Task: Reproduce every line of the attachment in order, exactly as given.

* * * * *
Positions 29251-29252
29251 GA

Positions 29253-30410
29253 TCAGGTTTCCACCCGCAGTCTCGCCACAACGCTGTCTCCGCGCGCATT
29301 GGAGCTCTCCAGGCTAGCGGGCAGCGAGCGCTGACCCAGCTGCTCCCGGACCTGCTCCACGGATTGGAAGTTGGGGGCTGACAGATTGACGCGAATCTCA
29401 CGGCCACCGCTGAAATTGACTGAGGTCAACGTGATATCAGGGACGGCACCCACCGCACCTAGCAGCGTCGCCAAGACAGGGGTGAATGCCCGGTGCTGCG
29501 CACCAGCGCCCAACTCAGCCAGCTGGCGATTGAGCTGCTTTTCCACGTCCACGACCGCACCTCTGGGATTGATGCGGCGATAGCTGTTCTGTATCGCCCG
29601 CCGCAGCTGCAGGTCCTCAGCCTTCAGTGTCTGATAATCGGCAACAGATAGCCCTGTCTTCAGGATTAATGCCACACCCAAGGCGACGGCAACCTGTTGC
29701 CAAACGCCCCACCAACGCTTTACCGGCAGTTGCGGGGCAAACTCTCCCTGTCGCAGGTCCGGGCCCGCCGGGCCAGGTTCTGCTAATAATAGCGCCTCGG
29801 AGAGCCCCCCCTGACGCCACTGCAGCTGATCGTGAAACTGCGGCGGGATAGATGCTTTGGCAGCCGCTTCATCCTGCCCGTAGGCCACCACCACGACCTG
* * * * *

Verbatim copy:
Positions 29251-29252
29251 GA

Positions 29253-30410
29253 TCAGGTTTCCACCCGCAGTCTCGCCACAACGCTGTCTCCGCGCGCATT
29301 GGAGCTCTCCAGGCTAGCGGGCAGCGAGCGCTGACCCAGCTGCTCCCGGACCTGCTCCACGGATTGGAAGTTGGGGGCTGACAGATTGACGCGAATCTCA
29401 CGGCCACCGCTGAAATTGACTGAGGTCAACGTGATATCAGGGACGGCACCCACCGCACCTAGCAGCGTCGCCAAGACAGGGGTGAATGCCCGGTGCTGCG
29501 CACCAGCGCCCAACTCAGCCAGCTGGCGATTGAGCTGCTTTTCCACGTCCACGACCGCACCTCTGGGATTGATGCGGCGATAGCTGTTCTGTATCGCCCG
29601 CCGCAGCTGCAGGTCCTCAGCCTTCAGTGTCTGATAATCGGCAACAGATAGCCCTGTCTTCAGGATTAATGCCACACCCAAGGCGACGGCAACCTGTTGC
29701 CAAACGCCCCACCAACGCTTTACCGGCAGTTGCGGGGCAAACTCTCCCTGTCGCAGGTCCGGGCCCGCCGGGCCAGGTTCTGCTAATAATAGCGCCTCGG
29801 AGAGCCCCCCCTGACGCCACTGCAGCTGATCGTGAAACTGCGGCGGGATAGATGCTTTGGCAGCCGCTTCATCCTGCCCGTAGGCCACCACCACGACCTG